Customs tariff classification services: –
- We audit the tariff classification of imported and exported goods of a company
- We identify potential duty saving and problems.
- Prepare an assessment report enumerating and explaining the findings.
- Apply for customs tariff ruling if required.
Questions to be answered when classifying an item:
- What it is?
- What is it made of?
- How will it function?
- What are the principal and secondary uses of the item?
- What types of marketing claims will be made about the goods relative to its attributes?
- Is the product a finished good or subassembly? If a subassembly, how is it incorporated into a finished product? Does it have a stand-alone function?
- How is the item packaged?
Steps of tariff classification
As classification is determined according to raw or basic material, degree of processing, use or function, economic activities, etc – the information required will vary in respect of natural products; raw materials; semi-finished goods; and fully manufactured goods, articles, machinery, vehicles, aircrafts, vessels, instruments, arms and ammunition, work of art, etc.
- Refer the heading and sub-heading. Read corresponding Section Notes and Chapter Notes. If meaning of word is not clear or there are ambiguities or confusion, refer to:
- HSTH explanatory notes
- SARS Tariff rulings
- court rulings
- WCO rulings
- Trade understanding of product
- Ruling in other countries
- Online resources
- If goods are incomplete or un-finished, but classification of finished product is known, find if the un-finished item has essential characteristics of finished goods. If so, classify in same heading. Rule 2(a).
- As per Rule 2(b), any reference to a material or substance includes a reference to mixtures or combinations of that material or substance with other material or substance.
- If ambiguity persists, find out which heading is specific and which heading is more general. Prefer specific heading. – Rule 3(a).
- If problem is not resolved by Rule 3(a), find which material or component is giving ‘essential character’ to the goods in question. – Rule 3(b).
- If both are equally specific, find which comes last in the Tariff and take it – Rule 3(c).
- If you are unable to find any entry which matches the goods in question, find goods which are most akin. – Rule 4. Internationally accepted (even with courts) that the nomenclature has not kept up with the pace of technological innovation, and therefore a subheading is presumed to include all forms of the article, unless excluded by any relevant legal notes – this is referred to as EO NOMINE PROVISION
- Rule 5(a) – Camera cases, musical instrument cases, gun cases, drawing instrument cases, necklace cases and similar containers, specially shaped or fitted to contain a specific article or set of articles, suitable for long‑term use and presented with the articles for which they are intended, shall be classified with such articles when of a kind normally sold therewith. This Rule does not, however, apply to containers which give the whole its essential character;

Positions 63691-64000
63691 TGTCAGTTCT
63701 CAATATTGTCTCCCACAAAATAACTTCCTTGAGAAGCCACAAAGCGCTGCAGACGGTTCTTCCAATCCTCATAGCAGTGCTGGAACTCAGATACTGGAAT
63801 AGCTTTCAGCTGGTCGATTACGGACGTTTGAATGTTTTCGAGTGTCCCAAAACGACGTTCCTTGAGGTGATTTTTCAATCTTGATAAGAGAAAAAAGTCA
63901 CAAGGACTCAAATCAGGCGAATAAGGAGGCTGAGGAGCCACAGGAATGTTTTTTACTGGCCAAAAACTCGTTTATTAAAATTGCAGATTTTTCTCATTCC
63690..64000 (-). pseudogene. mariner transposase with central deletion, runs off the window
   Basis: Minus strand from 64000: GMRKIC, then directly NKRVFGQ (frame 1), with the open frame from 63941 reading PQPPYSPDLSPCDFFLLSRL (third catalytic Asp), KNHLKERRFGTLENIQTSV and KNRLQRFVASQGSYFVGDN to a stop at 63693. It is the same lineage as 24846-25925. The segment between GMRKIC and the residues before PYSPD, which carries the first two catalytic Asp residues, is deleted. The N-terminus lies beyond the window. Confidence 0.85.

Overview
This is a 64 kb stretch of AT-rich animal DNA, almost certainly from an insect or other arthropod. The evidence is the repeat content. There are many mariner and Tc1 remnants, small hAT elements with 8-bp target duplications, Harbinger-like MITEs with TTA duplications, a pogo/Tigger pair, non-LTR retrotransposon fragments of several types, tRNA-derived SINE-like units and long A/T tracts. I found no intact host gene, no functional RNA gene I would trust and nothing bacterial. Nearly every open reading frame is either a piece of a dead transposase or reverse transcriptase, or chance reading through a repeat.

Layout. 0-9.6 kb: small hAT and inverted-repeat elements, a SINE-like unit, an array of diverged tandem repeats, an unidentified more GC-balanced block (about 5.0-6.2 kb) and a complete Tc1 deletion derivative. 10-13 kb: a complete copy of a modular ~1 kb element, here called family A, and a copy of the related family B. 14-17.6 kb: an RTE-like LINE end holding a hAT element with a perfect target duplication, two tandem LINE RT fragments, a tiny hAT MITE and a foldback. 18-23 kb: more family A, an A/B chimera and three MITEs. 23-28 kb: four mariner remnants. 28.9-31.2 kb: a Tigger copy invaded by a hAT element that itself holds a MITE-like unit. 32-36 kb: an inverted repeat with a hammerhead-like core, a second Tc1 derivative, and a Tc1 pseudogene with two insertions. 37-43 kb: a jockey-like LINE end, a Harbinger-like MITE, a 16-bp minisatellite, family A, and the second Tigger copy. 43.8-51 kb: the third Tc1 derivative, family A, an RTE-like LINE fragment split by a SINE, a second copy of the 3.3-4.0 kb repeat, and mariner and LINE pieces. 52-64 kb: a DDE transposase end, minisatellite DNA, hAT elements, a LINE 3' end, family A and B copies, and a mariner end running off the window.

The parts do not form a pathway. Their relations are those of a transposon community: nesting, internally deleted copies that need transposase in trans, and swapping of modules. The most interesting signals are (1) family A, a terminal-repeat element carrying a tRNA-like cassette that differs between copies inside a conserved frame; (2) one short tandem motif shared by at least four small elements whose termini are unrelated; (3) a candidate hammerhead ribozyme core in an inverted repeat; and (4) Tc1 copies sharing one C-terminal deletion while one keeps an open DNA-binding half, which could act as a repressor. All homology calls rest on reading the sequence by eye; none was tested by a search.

- Rule 5(b) – Subject to the provisions of Rule 5 (a) above, packing materials and packing containers presented with the goods therein shall be classified with the goods if they are of a kind normally used for packing such goods. In other words, packing containers normally used for marketing beverages, jam, mustard, spices, etc., are to be classified with the goods they contain. However, this provision is not binding when such packing materials or packing containers are clearly suitable for repetitive use.
- RULE 6 – The classification of goods in the subheading of a heading shall be determined by applying Rules 1 to 4 in sequence and Rule 5, first to the five-digit (or one-dash) subheading and then to the six-digit (or two-dash) subheadings
Broad grouping of goods in the Harmonized System (HS):
- Animal Products (Section I – Chapters 1 to 5)
- Vegetable Products (Section II – Chapters 7 to 14)
- Animal or vegetable fats (Section III – Chapter 15)
- Prepared foodstuffs, beverages (Section IV – Chapters 16 to 24)
- Mineral Products (Section V – Chapters 25 to 27)
- Chemicals, Fertilisers, soap etc. (Section VI – Chapters 28 to 38)
- Plastics and Rubber and their articles (Section VII – Chapters 39 and 40)
- Leather and articles (Section VIII – Chapters 41 to 43)
- Wood, cork, straw and their articles (Section IX – Chapters 44 and 46)
- Pulp, Paper, Paper-board and articles (Section X – Chapters 47 to 49)
- Textile and Textile Products (Section XI – Chapters 50 to 63)
- Footwear, Headgear, Umbrellas, Articles of human hair (Section XII – Chapters 64 to 67)
- Articles of stone, plaster, ceramic, glass (Section XIII – Chapters 68 to 70)
- Pearls, precious metals (Section XIV – Chapter 71)
- Base metals and articles of base metal (Iron, Steel, Copper, Nickel, Zinc, Tin etc.). (Section XV – Chapters 72 to 83)
- Machinery and mechanical appliances, electrical equipments, television etc. (Section XVI – Chapters 84 and 85)
- Vehicles, Aircrafts, vessels ( Section XVII – Chapters 86 to 89)
Optical, photographic, medical, surgical instruments, clocks, musical instruments (Section XVIII – Chapters 90 to 92)
- Arms and Ammunition (Section XIX – Chapter 93)
- Misc. Manufactured articles like Furniture, toys etc. (Section XX – Chapters 94 to 96)
- Works of Art, collectors’ pieces and antiques (Section XXI – Chapters 97 to 99)
Example of a simple tariff classification report